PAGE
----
WHERE DOES THE MONEY GO?

If you're an employee, you're earning a paycheck and you have to pay taxes on your earnings. You'll quickly discover that the salary you've agreed to isn't exactly what you bring home. Taxes, benefits and other deductions are all taken out of your check before you ever see it.

Most paycheck notices will include both current pay period amounts, as well as year-to-date amounts (what you've earned, had deducted, etc., since January 1). These are helpful for budgeting and income tax planning throughout the year.

CHECK OUT YOUR PAYCHECK

Here's a sample paycheck. Yours may look different, but it should contain most of the same valuable information.

click on the numbers below to see what's what

Pay information:

Pay period, check date and number, etc.

Employee Information:

Your name, address, Social Security number, company ID number, department.

Tax Data:

Marital status, allowances/exemptions and additional tax withholding information from the Form W-4 you complete when you start a new job.

Hours and Earnings:

Earnings for this pay period as well as year-to-date (YTD) earnings.

Taxes:

Federal withholding (for federal taxes), Medicare, FICA, State withholding (for state taxes).

Before-tax Deductions:

Vary per individual, but may include payments for medical and dental plans, retirement plans, and flexible spending accounts.

After-tax Deductions:

Amounts taken out of pay after taxes, such as for life insurance, United Way and union dues.

Employer-paid Benefits:

Contributions made on behalf of you by your employer. This is provided for your information and does not come out of your pay.

Totals:

Current and year-to-date information on earnings, taxes and deductions.

Net Pay Distribution:

Net pay and accounts to which pay has been directly deposited.

OF THOSE WHO HAVE THE OPTION,
what percentage of people CHOOSE TO RECEIVE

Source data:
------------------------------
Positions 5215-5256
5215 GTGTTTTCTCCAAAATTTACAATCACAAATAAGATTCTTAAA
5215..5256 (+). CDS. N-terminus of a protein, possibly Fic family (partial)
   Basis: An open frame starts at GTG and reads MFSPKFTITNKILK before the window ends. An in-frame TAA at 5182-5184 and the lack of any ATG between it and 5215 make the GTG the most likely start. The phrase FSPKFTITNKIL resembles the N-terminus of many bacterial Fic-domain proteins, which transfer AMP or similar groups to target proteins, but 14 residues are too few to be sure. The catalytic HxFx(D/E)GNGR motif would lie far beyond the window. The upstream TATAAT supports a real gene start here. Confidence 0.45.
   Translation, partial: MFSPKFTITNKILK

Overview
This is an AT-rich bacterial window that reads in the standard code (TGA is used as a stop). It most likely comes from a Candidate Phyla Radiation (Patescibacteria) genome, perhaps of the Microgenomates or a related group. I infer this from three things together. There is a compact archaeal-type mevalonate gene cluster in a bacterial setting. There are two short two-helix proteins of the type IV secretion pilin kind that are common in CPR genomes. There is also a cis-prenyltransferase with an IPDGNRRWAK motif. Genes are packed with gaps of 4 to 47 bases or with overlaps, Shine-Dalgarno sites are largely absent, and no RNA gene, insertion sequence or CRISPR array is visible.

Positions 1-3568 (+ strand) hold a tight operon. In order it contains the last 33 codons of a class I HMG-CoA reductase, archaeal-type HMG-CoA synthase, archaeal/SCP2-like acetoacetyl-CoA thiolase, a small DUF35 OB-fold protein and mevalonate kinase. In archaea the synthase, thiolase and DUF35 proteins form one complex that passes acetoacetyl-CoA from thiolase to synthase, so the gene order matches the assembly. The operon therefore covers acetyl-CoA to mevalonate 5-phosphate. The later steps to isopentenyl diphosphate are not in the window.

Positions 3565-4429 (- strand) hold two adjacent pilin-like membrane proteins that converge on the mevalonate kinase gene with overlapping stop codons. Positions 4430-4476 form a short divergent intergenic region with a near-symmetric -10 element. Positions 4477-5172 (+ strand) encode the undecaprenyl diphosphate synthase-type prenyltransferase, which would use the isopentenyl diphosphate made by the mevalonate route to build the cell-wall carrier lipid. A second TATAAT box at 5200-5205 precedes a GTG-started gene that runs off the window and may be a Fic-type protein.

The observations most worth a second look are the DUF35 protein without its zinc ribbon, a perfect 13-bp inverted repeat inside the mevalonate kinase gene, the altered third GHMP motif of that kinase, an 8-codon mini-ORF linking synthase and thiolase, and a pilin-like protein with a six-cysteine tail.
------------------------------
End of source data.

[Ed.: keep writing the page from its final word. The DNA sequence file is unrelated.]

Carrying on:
THEIR PAYCHECKS VIA
DIRECT DEPOSIT?

THAT'S CORRECT!

Three out of four working Americans who have direct deposit available use it.
And four out of five who use it are very satisfied with it.

For more information about direct deposit, click here.

Source: electronicpayments.org

NOT EXACTLY.

Three out of four working Americans who have direct deposit available use it.
And four out of five who use it are very satisfied with it.

For more information about direct deposit, click here.

Source: electronicpayments.org

Paycheck Checklist

  • Make sure your paycheck has all your personal details correct.
  • Save your paycheck and stub at year-end to check against the W-2 you receive in January from your employer.
  • Figure out your exemptions carefully, so your taxes are withheld accurately. If you have questions, you may want to check with your tax advisor.
  • If you earn money outside your job or have investment income, adjust your withholding to cover the tax on the extra income.
  • If you're self-employed or expect significant income above your paycheck, you should plan to make quarterly estimated tax payments.

WHAT'S THE NET NET?

The amount on your actual paycheck may be less than you expect. A number of factors go into this.

GROSS SALARY

When you receive your job offer, you are given a gross salary figure. That gross salary is then divided by the number of pay periods —weekly, biweekly or monthly.

NET SALARY

Ultimately, what you receive is your net salary — your gross salary less taxes, benefits and retirement contributions.

WHAT MAKES UP THE DIFFERENCE?

Click here to see
  • Payroll taxes—federal, state, local
  • Deductions for healthcare and other insurance
  • Flexible spending account contributions for healthcare and dependent care (if elected)
  • Retirement plan contributions (if elected)

WHAT IS FICA?

FICA stands for the Federal Insurance Contributions Act and funds Social Security and Medicare. The amount you pay to FICA depends on your income. Currently, the Social Security tax rate is 6.2% of gross salary with an annual maximum tax of $7,254. The Medicare tax rate is 1.45% of all income with no annual maximum. You may also have an additional 0.9% Medicare surtax if your salary is above $200,000 and you're single (or $250,000 for married, filing jointly).

SETTING UP YOUR ALLOWANCES

When you start a new job, you'll be required to complete an IRS Form W-4, which indicates the amount of federal income tax to withhold from your salary. The IRS provides an online Withholding Calculator that can help you determine your allowances more accurately.

For more information, speak with your tax advisor and your U.S. Trust team.

Speak to your U.S. Trust Team if you have any questions about your paycheck.